Welcome to the continuation of my year-end “Best Manga” roundup! Again, I remind you that when I say “best,” I mean “favorite.”
(For “Top Five New Print Manga” and “Top Five New Digital-Only Manga” see Part 1.)
Top Five Continuing Series
Wandering Son | by Takako Shimura | Fantagraphics – This series about two transgender children in modern-day Japan has been a favorite since it debuted last year thanks to its delicate, truthful storytelling and understated artwork. From my review of volume one: “First of all, this is a elegantly-crafted, character-driven story that lets us into its characters’ private worlds with both candor and delicacy. We are brought into their lives completely, and though we’re privy to their some of their most private thoughts and fears, there is never a sense that we’re observing them as “subjects” or invading their privacy—something I often feel when experiencing “issue”-focused fiction. the real secret to this is that they aren’t treated as though their gender is all that they are, despite how much weight that aspect of their identity is being given in their thoughts and hearts over the course of this volume.” Its most recent volume (three) goes a bit darker and deeper, only heightening my interest in the series (and I absolutely adore new character Makoto). Volume four is due out in April of 2013.
Ooku | by Fumi Yoshinaga | VIZ Media With her wordy, idiosyncratic style and simple, elegant artwork, Fumi Yoshinaga has been a favorite mangaka of mine since the very first time I read her work. Her longest series to-date, Ooku is a departure from much of her other work—darker and more serious—but perhaps even more brilliant. From my review of volumes 1-3: “Yoshinaga displays a new talent for creating cold, self-serving, and even cruel characters who are complex enough to be, not just interesting, but actually relatable. And she does it just about as far out of her comfort zone as possible. There is nothing warm or quirky about Ooku. Life inside the shogun’s chambers is nowhere near casual or even remotely lighthearted. Even Yoshinaga’s earlier stabs at period pieces (such as Gerard & Jacques or Garden Dreams) are inappropriate for comparison, so great is the difference in weight and complexity … As a fan of Fumi Yoshinaga, josei manga, and the Viz Signature imprint, there is no question that a series like this, even just in theory, is a very exciting work. Fortunately, this truth extends beyond the theoretical and into the actual. Ooku is beautiful, engaging, and a very exciting work indeed.” Volume eight is due out in September of 2013.
A Bride’s Story | by Kaoru Mori | Yen Press This breathtakingly beautiful series about a young woman in early 19th century Central Asia who leaves her family to marry a boy eight years her junior is quietly, lovingly obsessed with its historical period—and to great effect. From my review of volume one: “While a lesser writer might easily lose the thread without a clear point of view to cling to, Mori uses the opportunity to focus on detail. No expression or bit of dialogue is wasted. Every moment is deliberate and carefully crafted to eke out these characters and their burgeoning relationships. As a result, we feel that we’re getting to know the characters just as slowly as they are becoming comfortable with each other, something I found to be incredibly effective as a reader … This is a quiet, slow-moving manga, with an emphasis on character development, yet it also has some of the most thrilling moments I’ve experienced in my comics reading to date.” Volume four is due out in January.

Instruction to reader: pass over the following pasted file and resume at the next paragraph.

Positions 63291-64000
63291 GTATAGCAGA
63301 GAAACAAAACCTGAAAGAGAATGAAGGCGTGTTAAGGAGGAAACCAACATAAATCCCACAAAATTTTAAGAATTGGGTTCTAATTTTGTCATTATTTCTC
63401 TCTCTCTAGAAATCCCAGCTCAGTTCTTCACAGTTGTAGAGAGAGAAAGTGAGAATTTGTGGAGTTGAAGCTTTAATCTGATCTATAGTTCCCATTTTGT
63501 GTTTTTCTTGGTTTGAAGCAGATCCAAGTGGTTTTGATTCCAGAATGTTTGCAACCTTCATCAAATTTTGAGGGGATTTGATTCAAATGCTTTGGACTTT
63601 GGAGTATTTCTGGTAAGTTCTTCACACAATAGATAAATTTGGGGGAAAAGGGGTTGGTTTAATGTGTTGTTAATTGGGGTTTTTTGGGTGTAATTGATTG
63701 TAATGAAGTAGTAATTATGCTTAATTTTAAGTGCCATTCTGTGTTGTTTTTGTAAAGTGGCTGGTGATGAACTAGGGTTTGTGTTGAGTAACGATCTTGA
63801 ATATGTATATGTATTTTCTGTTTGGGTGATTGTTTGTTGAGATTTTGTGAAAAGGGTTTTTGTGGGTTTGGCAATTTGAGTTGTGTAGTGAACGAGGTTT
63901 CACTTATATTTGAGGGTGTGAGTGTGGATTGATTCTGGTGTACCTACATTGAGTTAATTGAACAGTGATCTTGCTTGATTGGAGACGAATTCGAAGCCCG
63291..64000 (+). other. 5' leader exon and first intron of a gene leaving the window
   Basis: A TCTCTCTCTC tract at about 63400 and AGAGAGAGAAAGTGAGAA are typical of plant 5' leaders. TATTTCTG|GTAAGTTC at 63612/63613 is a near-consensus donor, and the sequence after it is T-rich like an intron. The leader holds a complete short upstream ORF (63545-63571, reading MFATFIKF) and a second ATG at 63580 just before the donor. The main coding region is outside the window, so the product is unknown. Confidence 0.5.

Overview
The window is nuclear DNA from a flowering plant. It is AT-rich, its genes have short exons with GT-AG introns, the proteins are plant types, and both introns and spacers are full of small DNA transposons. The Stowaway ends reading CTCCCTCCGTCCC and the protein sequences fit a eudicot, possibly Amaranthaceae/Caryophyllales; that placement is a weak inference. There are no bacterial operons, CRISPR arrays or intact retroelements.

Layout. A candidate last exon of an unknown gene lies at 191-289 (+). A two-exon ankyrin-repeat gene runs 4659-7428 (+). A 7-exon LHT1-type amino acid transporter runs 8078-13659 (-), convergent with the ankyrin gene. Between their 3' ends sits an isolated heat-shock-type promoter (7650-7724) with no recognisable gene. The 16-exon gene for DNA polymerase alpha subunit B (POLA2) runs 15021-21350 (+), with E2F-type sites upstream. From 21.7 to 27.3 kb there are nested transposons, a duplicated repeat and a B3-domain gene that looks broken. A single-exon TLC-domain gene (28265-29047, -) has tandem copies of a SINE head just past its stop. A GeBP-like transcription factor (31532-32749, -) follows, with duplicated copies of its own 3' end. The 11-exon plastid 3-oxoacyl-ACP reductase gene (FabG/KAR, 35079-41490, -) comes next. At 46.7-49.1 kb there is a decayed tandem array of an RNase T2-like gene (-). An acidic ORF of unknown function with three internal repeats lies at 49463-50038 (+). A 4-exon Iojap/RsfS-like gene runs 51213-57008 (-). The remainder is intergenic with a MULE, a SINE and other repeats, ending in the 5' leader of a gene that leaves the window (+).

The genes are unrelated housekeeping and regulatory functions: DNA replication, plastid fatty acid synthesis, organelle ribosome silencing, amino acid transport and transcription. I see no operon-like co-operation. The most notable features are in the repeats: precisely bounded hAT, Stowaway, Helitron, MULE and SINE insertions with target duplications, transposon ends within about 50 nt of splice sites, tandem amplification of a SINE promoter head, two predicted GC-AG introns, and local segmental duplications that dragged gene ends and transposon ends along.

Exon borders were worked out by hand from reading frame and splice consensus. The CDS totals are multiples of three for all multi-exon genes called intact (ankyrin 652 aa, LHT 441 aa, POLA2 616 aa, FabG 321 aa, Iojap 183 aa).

We Were There | by Yuki Obata | VIZ Media This is an especially personal choice, as is obvious from just a glance at any of my reviews of the series. Few shoujo stories have resonated with me so personally, or made me cry quite so often. From my review of volume four: “I honestly was not sure if I could write a review of this volume. It hit me so hard and so close to home, I spent a solid half-hour after the first time I read it sobbing violently to myself in a room at the back of the house. This is exactly why I have to write this review, however. For a comic book to affect me so strongly, I think it must be a pretty exceptional comic, and people should be told. The writing in this manga is so genuine and extraordinary it’s difficult to put into words, but that’s my job here so I’ll try … These feelings–this painful honesty that is the one bit of chaos we humans can’t tame is what We Were There is all about, and it manages to express all of it without ever resorting to melodrama or syrupy romance, always maintaining the same emotional sincerity and restrained, wistful quality it has possessed from the beginning.” Though a couple of the series’ middle volumes left me overly-frustrated with its main romantic pairing, volume fifteen has reminded me why I adored this story from the start. Its 16th and final volume is due out in May of 2013.
Pandora Hearts | by Jun Mochizuki | Yen Press Speaking of personal choices, here’s a title you’re unlikely to see on many of this year’s “Best of” lists. A few moments browsing the tag for Pandora Hearts on Manga Bookshelf will reveal things like my personal obsession with its delicious costuming and numerous reviews peppered with descriptions like “whimsy spliced with menace.” It will also reveal a number of the series’ flaws, primarily its often convoluted plotting. And hey, Pandora Hearts may be bit of a mess, but it’s a beautiful mess, and that’s my very favorite kind. From my review of volume three: “This quality–an inexplicably likable creepiness–is what really carries this series, created by a powerful combination of tragically beautiful characters and idiosyncratically beautiful artwork … Though Mochizuki’s slow revelation of the mysteries of her universe may be painful for some, she’s got me decidedly hooked with her sad, complex characters and their profoundly oversized shirtsleeves. For the sake of these things, I can wait forever.” Xerxes Break 4evah. Volume fourteen is due out in February.